Yesterday was the birthday of renowned Abstract Expressionist painter Willem de Kooning. Today’s FRAME|WORK—a weekly blog series highlighting an artwork in the permanent collection—features de Kooning’s 1977 painting, Untitled XX, which is currently on view in Gallery 15 at the de Young Museum.
Although he was considered a pioneer and a leader of the Abstract Expressionist movement, Willem de Kooning derided labels, notoriously stating, “It is disastrous to name ourselves.” Arising out of the post-World War II era, Abstract Expressionism dominated the art world in the late 1940s and well into the 1950s. Drawing on diverse influences including surrealism, theories of unconscious creation and existentialist thought, Abstract Expressionism remains one of the most influential movements in American and international art history.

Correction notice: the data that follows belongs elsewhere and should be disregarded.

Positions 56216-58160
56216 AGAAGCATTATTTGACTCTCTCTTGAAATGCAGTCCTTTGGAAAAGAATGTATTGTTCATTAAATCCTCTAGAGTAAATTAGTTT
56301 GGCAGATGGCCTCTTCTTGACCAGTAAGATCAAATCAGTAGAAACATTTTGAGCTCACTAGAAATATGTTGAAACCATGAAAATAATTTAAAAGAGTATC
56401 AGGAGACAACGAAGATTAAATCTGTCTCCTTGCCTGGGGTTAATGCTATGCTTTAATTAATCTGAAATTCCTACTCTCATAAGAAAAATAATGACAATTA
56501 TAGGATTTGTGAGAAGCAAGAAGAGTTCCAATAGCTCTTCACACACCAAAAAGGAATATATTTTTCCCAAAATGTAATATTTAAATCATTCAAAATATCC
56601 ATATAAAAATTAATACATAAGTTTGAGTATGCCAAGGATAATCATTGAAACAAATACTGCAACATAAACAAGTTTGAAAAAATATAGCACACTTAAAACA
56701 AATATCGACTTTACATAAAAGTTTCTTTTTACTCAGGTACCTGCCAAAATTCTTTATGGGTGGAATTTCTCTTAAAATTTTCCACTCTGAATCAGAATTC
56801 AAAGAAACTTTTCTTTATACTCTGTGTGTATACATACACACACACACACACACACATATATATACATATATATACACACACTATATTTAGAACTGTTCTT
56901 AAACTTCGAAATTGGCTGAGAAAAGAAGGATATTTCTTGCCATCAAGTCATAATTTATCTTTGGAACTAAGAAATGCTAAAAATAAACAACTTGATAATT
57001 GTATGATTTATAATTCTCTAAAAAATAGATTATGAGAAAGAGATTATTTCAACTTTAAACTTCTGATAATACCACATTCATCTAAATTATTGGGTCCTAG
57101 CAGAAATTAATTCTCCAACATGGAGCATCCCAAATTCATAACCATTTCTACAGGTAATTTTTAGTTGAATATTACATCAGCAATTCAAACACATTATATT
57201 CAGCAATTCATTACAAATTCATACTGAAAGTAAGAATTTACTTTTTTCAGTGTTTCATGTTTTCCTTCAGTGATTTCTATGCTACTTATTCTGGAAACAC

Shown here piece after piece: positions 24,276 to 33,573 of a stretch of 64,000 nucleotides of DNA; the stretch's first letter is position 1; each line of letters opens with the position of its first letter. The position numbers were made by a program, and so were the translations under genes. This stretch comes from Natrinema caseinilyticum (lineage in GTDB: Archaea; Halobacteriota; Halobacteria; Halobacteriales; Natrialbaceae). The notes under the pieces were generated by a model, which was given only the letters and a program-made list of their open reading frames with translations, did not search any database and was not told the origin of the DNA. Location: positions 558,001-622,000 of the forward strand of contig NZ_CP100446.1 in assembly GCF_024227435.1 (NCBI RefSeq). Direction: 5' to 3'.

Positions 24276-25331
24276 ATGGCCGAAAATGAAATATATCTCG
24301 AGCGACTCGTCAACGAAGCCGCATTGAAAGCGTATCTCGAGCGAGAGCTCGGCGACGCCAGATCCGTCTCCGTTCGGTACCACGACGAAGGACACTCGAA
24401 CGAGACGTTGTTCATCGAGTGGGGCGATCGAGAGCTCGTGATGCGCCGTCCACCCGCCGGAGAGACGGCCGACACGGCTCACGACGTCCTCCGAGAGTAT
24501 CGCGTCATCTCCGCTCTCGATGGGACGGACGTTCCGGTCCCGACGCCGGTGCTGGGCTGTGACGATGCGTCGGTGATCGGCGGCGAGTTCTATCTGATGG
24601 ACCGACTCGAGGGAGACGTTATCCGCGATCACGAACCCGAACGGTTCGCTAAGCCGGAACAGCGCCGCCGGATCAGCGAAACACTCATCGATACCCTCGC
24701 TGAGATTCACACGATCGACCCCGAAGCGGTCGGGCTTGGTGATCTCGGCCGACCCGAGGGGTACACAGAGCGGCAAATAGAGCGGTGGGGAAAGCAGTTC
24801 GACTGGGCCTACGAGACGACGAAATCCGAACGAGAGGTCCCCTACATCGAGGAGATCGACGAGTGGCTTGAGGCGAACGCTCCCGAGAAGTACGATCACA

De Kooning is perhaps best known for his controversial paintings of female nudes. In this later work, the artist obliquely returns to this theme, amalgamating it with another favorite topic: the landscape. Bringing together these two iconic subjects, de Kooning inextricably embeds the nude into the composition—whose energetic brushwork reveals elements reminiscent of earlier landscapes. But what the figure lacks in physicality, de Kooning makes up for in the curvilinear passages of rose and pink that occupy the left side of the painting. This sensuousness of paint recalls the artist’s celebrated comment, “Flesh was the reason oil painting was invented.”
Untitled XX is currently on display in Gallery 15 at the de Young, so stop by and wish Willem de Kooning a belated happy birthday in the flesh!